This originally appeared as a guest blog post on Deaf Dogs Rock.
Edison responding to watch me and then the sign for sit.
I’ve learned many virtues from our dogs, but the most important ones from our deaf dog, Edison. Greed, gluttony, envy…oh, snap, I’ve confused vices and virtues again. Let’s begin again…The first virtue on that list is patience. Teaching a deaf dog hand signals takes time and shouldn’t be rushed. Before Edison, the only proper hand signal I knew was best left for moments of road rage, so it took me a little longer than I expected.
If you’re new to this whole deaf dog thing, it’s important to know that you need to do some planning. First, you have decide what commands you want to teach. You then have to decide which signs you are going to use. Finally, you are going to have to stock up on treats and begin to practice. After you’ve practiced for a while and you know the signs pretty well, you can call the dog into the room (if you remember how).
For my husband and I, we made a list of twenty-five commands we were hoping to teach Edison over the course of his lifetime- a deaf dog bucket list, if you will. If we had taught him half of those signs, we would’ve been happy. By the time Edison was six months old, he knew more than fifteen of them and we expanded our list. I’m not sure if this qualifies him as gifted, but we were proud nonetheless.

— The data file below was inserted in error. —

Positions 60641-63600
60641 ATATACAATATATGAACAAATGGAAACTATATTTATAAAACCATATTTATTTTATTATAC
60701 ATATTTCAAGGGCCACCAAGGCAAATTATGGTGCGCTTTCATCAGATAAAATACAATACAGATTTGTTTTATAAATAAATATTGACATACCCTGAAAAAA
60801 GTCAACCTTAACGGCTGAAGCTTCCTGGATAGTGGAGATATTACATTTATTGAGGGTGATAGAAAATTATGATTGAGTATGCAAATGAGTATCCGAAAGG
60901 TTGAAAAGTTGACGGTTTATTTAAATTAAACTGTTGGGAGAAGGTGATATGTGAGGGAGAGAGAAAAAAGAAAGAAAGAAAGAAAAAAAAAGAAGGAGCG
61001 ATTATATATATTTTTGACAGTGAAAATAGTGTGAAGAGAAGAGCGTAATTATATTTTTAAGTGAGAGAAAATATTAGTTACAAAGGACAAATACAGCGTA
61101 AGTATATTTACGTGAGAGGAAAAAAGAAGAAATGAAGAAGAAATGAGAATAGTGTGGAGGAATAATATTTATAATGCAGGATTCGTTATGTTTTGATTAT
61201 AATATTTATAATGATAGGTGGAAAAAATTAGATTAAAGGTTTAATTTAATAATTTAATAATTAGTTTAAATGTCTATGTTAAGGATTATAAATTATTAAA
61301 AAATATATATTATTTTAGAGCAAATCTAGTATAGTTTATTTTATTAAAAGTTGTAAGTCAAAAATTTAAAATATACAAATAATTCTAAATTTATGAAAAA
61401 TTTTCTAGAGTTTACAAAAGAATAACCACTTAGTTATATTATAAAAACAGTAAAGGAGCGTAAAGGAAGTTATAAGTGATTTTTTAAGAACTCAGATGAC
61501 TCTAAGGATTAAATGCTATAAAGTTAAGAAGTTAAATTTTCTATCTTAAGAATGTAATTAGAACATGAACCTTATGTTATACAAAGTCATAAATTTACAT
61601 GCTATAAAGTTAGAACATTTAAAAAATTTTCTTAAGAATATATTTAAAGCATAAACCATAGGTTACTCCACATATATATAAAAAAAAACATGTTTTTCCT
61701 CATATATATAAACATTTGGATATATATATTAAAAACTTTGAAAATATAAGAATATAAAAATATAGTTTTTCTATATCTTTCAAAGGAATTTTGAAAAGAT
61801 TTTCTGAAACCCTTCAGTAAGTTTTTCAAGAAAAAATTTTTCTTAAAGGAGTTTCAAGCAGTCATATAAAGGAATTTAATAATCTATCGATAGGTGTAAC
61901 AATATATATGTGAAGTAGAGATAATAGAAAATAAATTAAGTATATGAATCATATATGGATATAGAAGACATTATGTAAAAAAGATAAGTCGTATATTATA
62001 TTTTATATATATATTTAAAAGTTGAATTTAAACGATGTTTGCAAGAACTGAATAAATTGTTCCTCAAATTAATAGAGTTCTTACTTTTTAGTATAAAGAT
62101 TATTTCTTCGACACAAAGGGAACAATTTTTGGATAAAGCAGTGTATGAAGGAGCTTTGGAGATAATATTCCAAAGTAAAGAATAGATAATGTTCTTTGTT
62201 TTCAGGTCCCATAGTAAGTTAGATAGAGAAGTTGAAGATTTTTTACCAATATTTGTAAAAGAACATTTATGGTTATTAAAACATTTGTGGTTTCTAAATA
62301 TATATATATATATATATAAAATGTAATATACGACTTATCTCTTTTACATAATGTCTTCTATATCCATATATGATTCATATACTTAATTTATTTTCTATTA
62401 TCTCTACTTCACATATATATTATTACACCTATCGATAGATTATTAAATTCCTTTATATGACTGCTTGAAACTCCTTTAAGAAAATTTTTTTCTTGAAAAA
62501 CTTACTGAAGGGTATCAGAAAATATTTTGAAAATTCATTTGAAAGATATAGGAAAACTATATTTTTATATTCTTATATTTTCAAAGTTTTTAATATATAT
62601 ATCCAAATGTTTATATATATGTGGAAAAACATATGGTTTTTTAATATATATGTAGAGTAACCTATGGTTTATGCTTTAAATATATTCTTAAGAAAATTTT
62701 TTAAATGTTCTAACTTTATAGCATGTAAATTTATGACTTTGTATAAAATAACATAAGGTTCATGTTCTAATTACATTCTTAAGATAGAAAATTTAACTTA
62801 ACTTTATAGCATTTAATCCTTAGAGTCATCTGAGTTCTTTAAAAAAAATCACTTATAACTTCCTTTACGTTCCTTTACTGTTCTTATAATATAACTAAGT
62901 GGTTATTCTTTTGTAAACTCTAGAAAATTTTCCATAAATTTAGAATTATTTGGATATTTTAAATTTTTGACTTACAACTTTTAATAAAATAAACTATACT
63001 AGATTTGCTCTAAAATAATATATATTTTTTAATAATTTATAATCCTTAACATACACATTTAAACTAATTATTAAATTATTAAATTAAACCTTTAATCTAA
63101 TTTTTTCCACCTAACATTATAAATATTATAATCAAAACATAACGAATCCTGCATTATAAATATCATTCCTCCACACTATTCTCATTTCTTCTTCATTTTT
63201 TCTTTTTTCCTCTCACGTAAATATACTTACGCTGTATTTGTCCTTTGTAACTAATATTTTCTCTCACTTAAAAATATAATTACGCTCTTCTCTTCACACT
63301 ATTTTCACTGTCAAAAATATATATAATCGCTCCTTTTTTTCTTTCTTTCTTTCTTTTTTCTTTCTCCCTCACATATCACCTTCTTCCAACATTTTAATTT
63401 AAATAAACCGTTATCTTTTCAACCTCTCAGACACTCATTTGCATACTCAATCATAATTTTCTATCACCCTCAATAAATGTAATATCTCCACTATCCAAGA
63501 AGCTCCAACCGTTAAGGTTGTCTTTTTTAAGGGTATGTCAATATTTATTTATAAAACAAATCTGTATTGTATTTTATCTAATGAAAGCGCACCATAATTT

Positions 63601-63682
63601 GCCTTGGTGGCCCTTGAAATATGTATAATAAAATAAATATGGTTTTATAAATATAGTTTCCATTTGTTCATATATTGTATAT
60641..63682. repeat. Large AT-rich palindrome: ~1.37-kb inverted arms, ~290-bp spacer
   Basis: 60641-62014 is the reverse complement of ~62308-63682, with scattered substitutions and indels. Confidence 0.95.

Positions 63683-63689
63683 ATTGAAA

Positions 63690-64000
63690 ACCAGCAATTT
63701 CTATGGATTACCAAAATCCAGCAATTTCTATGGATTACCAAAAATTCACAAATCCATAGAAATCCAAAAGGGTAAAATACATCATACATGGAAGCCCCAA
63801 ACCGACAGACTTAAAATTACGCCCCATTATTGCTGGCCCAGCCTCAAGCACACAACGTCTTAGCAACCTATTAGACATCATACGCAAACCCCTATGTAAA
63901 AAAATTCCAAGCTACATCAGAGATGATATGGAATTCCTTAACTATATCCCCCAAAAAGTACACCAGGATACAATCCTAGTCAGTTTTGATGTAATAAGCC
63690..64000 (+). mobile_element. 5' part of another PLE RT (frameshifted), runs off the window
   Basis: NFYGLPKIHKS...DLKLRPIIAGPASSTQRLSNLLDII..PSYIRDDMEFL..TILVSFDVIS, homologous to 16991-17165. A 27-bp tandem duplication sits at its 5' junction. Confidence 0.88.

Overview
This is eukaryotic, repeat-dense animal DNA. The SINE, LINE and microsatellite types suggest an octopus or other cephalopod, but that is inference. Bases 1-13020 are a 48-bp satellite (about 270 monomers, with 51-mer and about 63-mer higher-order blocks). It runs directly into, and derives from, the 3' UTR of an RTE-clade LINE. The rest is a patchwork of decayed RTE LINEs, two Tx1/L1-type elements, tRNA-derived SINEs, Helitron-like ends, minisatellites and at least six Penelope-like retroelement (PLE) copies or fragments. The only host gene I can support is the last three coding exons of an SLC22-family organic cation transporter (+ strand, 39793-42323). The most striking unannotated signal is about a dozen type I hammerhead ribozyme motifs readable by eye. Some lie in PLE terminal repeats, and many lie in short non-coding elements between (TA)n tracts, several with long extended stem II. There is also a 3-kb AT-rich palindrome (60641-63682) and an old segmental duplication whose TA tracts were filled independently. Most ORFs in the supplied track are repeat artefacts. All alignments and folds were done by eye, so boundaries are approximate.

The first commands we put on our list were basic obedience: sit, stay, come and, very important for deaf dogs, watch me. We felt that these needed to be the foundation for everything that followed. We needed to know that we could get him under control or away from danger before we tackled anything else. I work with all the deaf dogs at the Humane Society of Greater Miami, and I still begin with these four commands. My husband and I then added the things that were most important to us, things that we like to say to our dogs or activities they enjoy. Things like walk, cookie, hungry, potty, car ride and I love you. We also put no on that list and, to accommodate our nature as humans, we added quit as an escalation to an ignored No!